The Guardian / August 3, 2023
Lebanese militant group appears to be trying new tactics to test Israel’s resolve.
Tensions between Israel and the Lebanese militant group Hezbollah are at their highest level in years after a series of inflammatory incidents on the UN-controlled boundary between the two countries.
Seventeen years after the Iran-backed movement’s last devastating war with Israel, Hezbollah appears to be trying new tactics in the volatile border region to test Israel’s resolve. Such brinkmanship is not unknown, but the increasing frequency of the border skirmishes is raising the likelihood of miscalculation – and escalation.
“I believe this is Hezbollah seeing what they can get away with. There is no desire on either side to return to full-scale fighting, but also, the context has changed,” said Mohanad Hage Ali, a senior fellow at the Carnegie Middle East Centre.
“[Israel’s prime minister, Benjamin] Netanyahu, has historically been cautious when it comes to all-out conflict, but coordination between Hezbollah and the Palestinian factions is better than it was. The US administration is wary of the current Israeli government, and Iran is not on the defensive any more, the way it was in the Trump years,” he said, referring to the former president’s policy of “maximum pressure” towards the Islamic republic.
In June, Hezbollah erected two military-style tents south of the Blue Line, the demarcation line between Israel, Lebanon and the Golan Heights created by the UN after the Israeli withdrawal from Lebanon in 2000. The militants claimed the area home to the tents as Lebanese, a small, but provocative and unprecedented step. After diplomatic intervention, one was removed, but the other remains.
And last month, men on the Lebanese side of the border – some wearing face masks and military fatigues, or carrying Hezbollah’s yellow flag – approached or climbed the security barrier separating the two countries on at least four separate occasions, in one case destroying an Israeli surveillance camera, and in another, throwing stones and starting a fire.
An anti-tank missile was also fired towards the town of Ghajar, an Alawite Syrian village in the Israeli-occupied Golan Heights that was split in two in 2000 after the creation of the Blue Line.
“In recent months it has been intense. There are more and more incidents [on the Blue Line]. Six months ago, one patrol was enough, and now we need four and we are on higher alert. The possibility of violent engagement is higher,” an Israeli security official said.
UNIFIL, the UN peacekeeping mission that patrols the Blue Line, has called the situation “extremely sensitive”, urging all parties to “cease any actions that may lead to escalation”.
There were two serious incidents earlier this year: in March, a militant managed to cross into Israel, detonating a roadside bomb 57km (35 miles) south of the Blue Line that injured one person. It is not clear whether the blast was a cross-border attack by Hezbollah, which would be the first of its kind in years.
And in April, the biggest salvo of rockets since the 2006 war was fired from Lebanon into Israel in response to Israeli police raids on Jerusalem’s holy Aqsa mosque compound. While it is believed the missiles were launched by Palestinian factions based in Lebanon, they almost certainly acted in coordination with Hezbollah, which controls much of the country’s south.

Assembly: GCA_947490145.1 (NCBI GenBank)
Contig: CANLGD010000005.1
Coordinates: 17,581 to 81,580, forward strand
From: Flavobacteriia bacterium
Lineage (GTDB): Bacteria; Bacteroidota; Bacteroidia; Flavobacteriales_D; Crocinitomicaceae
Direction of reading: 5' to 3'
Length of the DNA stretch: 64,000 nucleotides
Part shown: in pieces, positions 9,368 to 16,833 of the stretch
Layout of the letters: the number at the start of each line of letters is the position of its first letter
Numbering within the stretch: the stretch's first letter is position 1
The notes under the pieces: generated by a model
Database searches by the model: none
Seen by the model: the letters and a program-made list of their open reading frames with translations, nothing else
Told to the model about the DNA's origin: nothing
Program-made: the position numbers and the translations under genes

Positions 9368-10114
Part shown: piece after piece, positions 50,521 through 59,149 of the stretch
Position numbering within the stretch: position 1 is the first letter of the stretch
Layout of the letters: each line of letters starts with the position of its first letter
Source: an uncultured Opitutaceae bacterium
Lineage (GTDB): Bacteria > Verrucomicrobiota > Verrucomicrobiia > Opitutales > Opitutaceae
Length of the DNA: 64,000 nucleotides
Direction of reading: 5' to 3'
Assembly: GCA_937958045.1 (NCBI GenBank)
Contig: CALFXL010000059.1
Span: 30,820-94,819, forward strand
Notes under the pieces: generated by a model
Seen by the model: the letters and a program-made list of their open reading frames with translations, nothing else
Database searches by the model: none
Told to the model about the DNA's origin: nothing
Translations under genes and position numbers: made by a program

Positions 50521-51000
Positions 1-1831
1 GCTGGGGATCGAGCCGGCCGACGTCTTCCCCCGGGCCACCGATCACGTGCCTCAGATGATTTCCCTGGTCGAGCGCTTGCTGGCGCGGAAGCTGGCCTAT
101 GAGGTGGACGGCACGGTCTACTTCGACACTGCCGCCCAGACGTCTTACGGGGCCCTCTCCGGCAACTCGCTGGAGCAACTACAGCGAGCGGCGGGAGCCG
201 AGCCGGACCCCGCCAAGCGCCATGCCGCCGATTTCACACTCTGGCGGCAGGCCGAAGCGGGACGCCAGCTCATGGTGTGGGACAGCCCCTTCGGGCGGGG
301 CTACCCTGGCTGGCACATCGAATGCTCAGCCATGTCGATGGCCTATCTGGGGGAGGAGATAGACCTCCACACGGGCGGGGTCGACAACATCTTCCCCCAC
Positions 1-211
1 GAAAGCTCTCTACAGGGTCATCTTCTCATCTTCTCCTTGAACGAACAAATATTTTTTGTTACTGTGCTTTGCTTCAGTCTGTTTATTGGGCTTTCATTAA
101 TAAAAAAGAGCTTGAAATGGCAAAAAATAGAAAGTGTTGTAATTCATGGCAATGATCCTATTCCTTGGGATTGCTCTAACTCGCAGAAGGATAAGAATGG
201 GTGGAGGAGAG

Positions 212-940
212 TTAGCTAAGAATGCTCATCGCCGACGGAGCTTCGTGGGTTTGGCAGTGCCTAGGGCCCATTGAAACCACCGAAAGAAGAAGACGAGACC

Hassan Nasrallah, Hezbollah’s secretary general, has said the group’s recent activity is a response to Israeli actions in Ghajar, which until last September was a closed military zone. Without notice or explanation, the Israel Defence Forces (IDF) and police withdrew from the village, after which Ghajar’s Arabic-speaking, Israeli citizens built a fence around the urban perimeter.
This means that the Hasbani River has become the de facto demarcation line, rather than the official Blue Line, and the half of the village claimed by Lebanon is now under further entrenched Israeli control.
“Israel occupies parts of Lebanese territory and has the gall to speak about Hezbollah provocations on the border when it itself is the side that engages in provocations,” Nasrallah said in a speech this week.
But it is also the Israeli military intelligence directive’s assessment that Hezbollah and its Iranian allies see Israel’s political crisis as a “historic opportunity”.
Rather than give Israel’s government the chance to distract from internal woes by focusing on external threats, Nasrallah is believed to be happy to “sit on the fence and let Israel bleed”, the IDF’s chief of staff is reported to have told Netanyahu.
Tying up already stretched Israeli soldiers and resources in dealing with new incursions from the north is perhaps part of this strategy of attrition.
Israeli society is in the grips of an unparalleled internal schism, triggered by last November’s election of the most rightwing administration in the country’s history. The coalition quickly announced a judicial overhaul that many people fear will set Israel on a path of democratic backsliding.
Huge protests across Israel over the past eight months have been buoyed up by support from military reservists. Units such as pilots are a crucial element of the IDF’s operational capabilities, and 10,000 or more have said that they would ask to be released from service if the government went ahead with a Knesset vote on the first major element of the legislation last week.
The IDF has insisted that it is able to contain the escalating dissent within its ranks, but in a public statement after the Knesset showdown, admitted that “if reservists do not show up for reserve duty in the long term, there will be damage to the military’s readiness”.
Bethan McKernan is Jerusalem correspondent for The Guardian